What is National Word Day?

National Word Day is March 15
There seems to be a day for just about everything. I wouldn’t be in the least bit surprised if I came across National Let’s Eat Takeout Day, and I’d probably support it if it existed. Earth Day is real enough, but why only one day? Shouldn’t we make every day Earth Day? Maybe we wouldn’t want to turn off the lights for an hour every night, but perhaps we could turn off the TV, or do something else that’s good for the environment.

Now we have National Word Day. Have you never heard about it? Here’s what you need to know!

Why National Word Day?

Have you ever noticed we don’t use a lot of the words in our vocabulary? By the time you reach the age of four, you already know 10,000 words. Once you reach adulthood, you’ll probably know 20,000 to 35,000 different words, and you’ll keep learning new ones until you reach middle age (and possibly even later if you have a curious mind and like to read).

How many of the words you know do you use in everyday speech? I couldn’t find an answer to this question, but I’m ready to guess we probably use the same 10,000 we knew when we were little, if we even use that many.

There are currently 171,476 words in the English language, with more being added every day. I know because I counted them especially for you. Alright, I didn’t. I looked that up.

According to the same source, a further 47,156 words have become obsolete or archaic. What happened to them? People stopped using them so they became extinct. When we stop using words, they just die out of the language, and you have to admit that the mass-extinction of words is rather a sad thing.

That’s why we have National Word Day. It’s a words-conservation drive!

What Should You Do on National Word Day?

We are encouraged to give seldom-used words an airing in the hope that others will pick them up and use them too. National Word Day is a celebration of language. We are encouraged to take the words we use in conversation to the next level, making our speech much more colorful, individual and interesting.

If we are able, we are asked to actually immortalize a word. Is it possible? Yes, it is! We’ll see how a little further on.

Last, but not least, we’re asked to read the dictionary until we find a word we didn’t know. We must then memorize that word and immediately put it to use in our speech and in our writing.

When Is National Word Day?

In celebration of a poet and playwright who has kept many words that would otherwise have become obsolete alive, National Word Day is celebrated on the Ides of March. That’s the 15th of March, the day when Caesar is believed to have been assassinated. This day was immortalized by Shakespeare, keeping the word “Ides” alive, even though it’s usually only used when we read Shakespeare’s play.

On the Ides of March, you get your chance to make a seldom-used word or words immortal. Start thinking which ones you will choose! I think I will go for “rabelaisian,” a word I so seldom use that I had forgotten how to spell it and had to look it up. I like it because it rolls off the tongue nicely, and because it refers to bold, coarse, robust humor which I generally keep out of this blog, but I still enjoy. I would be quite sad if that word died out.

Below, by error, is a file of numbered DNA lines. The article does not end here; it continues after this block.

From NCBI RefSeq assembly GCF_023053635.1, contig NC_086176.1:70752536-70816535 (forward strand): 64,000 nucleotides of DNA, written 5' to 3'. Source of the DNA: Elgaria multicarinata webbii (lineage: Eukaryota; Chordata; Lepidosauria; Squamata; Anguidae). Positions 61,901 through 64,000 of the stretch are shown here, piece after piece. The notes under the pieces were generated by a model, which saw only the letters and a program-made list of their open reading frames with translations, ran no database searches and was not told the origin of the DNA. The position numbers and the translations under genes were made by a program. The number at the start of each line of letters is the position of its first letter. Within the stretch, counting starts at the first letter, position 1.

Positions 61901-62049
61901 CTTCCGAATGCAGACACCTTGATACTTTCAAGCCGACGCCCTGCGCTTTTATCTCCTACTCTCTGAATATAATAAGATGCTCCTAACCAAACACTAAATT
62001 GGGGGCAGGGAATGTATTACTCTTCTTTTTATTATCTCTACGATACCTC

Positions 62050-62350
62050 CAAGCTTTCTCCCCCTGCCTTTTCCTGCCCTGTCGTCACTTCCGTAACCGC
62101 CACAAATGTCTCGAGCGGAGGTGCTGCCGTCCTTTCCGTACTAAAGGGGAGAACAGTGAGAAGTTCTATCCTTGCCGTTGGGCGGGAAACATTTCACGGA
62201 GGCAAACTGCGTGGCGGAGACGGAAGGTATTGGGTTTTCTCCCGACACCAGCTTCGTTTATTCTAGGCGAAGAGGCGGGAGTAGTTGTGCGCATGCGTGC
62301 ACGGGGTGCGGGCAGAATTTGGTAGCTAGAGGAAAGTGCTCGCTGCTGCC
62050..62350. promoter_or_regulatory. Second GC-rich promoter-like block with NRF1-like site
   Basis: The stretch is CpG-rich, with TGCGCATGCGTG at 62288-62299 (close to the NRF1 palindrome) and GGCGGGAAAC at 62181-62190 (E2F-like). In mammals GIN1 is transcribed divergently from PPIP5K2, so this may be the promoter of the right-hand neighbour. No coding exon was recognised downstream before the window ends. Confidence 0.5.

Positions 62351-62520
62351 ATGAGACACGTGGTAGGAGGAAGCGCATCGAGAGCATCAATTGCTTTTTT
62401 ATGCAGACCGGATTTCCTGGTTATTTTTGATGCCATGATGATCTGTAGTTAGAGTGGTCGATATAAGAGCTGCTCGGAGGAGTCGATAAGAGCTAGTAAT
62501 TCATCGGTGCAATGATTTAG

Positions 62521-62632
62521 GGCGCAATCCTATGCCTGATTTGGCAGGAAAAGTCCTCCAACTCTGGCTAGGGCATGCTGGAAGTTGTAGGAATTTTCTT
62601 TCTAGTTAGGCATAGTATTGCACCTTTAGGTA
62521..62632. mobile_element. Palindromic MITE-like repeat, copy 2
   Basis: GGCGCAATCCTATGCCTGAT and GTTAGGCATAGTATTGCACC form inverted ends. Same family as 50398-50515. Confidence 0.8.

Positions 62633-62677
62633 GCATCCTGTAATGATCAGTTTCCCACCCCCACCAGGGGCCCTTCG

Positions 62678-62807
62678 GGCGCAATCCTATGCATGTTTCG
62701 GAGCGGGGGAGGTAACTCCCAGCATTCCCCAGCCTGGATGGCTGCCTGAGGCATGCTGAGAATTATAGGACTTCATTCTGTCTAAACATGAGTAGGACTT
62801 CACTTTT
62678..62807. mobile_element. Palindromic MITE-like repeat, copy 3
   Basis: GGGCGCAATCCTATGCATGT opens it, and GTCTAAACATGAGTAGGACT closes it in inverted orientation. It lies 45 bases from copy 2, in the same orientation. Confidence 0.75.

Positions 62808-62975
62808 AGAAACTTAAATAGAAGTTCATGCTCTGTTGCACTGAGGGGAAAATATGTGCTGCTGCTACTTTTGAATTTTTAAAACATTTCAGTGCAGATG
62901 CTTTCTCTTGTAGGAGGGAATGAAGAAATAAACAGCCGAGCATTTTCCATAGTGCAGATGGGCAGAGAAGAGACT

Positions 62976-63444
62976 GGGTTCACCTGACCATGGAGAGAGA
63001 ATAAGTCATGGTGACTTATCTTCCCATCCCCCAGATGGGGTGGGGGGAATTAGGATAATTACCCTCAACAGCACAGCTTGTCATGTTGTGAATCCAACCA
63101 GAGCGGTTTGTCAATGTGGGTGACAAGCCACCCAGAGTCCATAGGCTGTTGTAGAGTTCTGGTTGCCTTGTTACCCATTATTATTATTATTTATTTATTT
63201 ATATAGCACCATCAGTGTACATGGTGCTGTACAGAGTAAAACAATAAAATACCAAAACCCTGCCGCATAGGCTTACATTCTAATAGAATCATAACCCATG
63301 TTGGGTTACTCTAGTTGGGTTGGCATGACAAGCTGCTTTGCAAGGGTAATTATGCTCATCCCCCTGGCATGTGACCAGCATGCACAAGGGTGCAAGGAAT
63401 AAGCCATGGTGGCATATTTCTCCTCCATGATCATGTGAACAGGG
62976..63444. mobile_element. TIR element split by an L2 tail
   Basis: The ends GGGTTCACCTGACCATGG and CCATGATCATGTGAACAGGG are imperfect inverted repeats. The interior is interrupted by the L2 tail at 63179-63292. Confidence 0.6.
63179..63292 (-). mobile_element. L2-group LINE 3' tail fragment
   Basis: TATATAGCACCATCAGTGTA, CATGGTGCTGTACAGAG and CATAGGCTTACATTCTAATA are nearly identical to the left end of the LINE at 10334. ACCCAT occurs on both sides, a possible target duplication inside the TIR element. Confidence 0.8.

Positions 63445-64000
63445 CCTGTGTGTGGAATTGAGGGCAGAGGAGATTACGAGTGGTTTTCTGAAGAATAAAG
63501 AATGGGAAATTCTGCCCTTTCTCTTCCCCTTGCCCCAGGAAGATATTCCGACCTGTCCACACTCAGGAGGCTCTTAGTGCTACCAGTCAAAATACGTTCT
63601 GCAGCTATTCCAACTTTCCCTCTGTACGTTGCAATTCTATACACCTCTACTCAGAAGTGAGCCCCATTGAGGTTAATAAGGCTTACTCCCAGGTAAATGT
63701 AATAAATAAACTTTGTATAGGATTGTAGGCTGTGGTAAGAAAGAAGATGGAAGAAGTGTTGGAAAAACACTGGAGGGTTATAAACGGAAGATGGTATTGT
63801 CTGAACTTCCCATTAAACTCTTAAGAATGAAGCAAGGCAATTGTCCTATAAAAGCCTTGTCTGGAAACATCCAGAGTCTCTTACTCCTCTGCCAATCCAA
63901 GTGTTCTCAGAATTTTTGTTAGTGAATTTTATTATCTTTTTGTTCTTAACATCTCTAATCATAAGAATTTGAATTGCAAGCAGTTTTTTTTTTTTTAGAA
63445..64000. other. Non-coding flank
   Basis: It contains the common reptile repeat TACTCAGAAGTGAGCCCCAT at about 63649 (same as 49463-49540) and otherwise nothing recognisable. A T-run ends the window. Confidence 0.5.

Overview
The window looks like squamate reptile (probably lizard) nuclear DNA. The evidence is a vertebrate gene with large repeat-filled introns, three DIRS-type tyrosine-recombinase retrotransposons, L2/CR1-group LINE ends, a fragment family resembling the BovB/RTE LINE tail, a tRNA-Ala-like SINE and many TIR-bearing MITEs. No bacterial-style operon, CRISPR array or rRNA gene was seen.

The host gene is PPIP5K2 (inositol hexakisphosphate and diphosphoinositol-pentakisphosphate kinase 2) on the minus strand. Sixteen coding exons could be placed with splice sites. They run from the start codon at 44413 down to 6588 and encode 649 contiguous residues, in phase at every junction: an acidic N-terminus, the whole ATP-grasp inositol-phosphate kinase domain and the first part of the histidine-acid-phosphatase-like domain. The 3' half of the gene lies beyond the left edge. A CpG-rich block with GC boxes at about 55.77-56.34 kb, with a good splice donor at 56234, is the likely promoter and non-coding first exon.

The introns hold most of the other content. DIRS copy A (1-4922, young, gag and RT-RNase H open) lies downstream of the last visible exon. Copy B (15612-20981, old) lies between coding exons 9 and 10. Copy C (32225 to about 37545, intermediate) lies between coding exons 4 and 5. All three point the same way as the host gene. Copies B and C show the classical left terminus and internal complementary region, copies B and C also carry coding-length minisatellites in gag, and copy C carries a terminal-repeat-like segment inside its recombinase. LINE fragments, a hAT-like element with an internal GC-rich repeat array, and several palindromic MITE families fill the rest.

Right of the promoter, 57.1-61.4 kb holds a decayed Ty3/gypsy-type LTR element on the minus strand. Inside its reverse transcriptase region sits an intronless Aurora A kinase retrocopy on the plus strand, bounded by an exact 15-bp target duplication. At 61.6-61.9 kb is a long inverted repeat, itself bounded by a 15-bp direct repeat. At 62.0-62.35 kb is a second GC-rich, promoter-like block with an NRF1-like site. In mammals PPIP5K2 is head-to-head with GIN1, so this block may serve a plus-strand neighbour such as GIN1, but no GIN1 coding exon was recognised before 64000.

Who Started National Word Day?

I just did! And if I may say so, I’ve got it off to a good start with this blog post. Who gave me the right to do this? Well, it’s a free country isn’t it? You don’t think I have enough credibility to start a special day all on my own? I probably don’t, but you’re going to help me, aren’t you? What’s in it for you? Absolutely nothing! I won’t even promise you my eternal gratitude for your contribution.

Look at it this way: if one person celebrates National Word Day, people will think they’re crazy. If two people celebrate it, people will think it’s a conspiracy, but if you can get three people celebrating the day, people might just think it’s a movement, and join in. Well, that’s my theory anyway.

Who’s up for joining me in the celebration? You’d better start preparing now. It’s like Christmas shopping. If you wait too long, all the best words will be taken. Which one will you choose? Make your pledge now, and don’t forget to invite your friends!

  • I love the idea of a national word day. It would be great if we all learned at least one new word from time to time like this.

  • Can you just make up a national day like that without getting permission? Don’t you need to go through a formal petition to get it recognized as official?

    • Anyone can make up any national day they want. There is no official process to go through to make it legitimate. That’s why you have any day of the year you can think of celebrated.

  • I’m all for this idea! I have to make sure to mark it down on my calendar. I love quirky national days like this. Always fun to participate and let others know about them.

  • We should love words like a lover. I recall how I used to note down beautiful words from whatever I read to commit to memory an later use it in my scrubbing. Good article, well composed and compact.

  • It’s a new word I made up because kewl needs its own spelling. It is not a temperature. “KEWL” should never be forgotten. Kewl? So far it’s a small multi-language movement.

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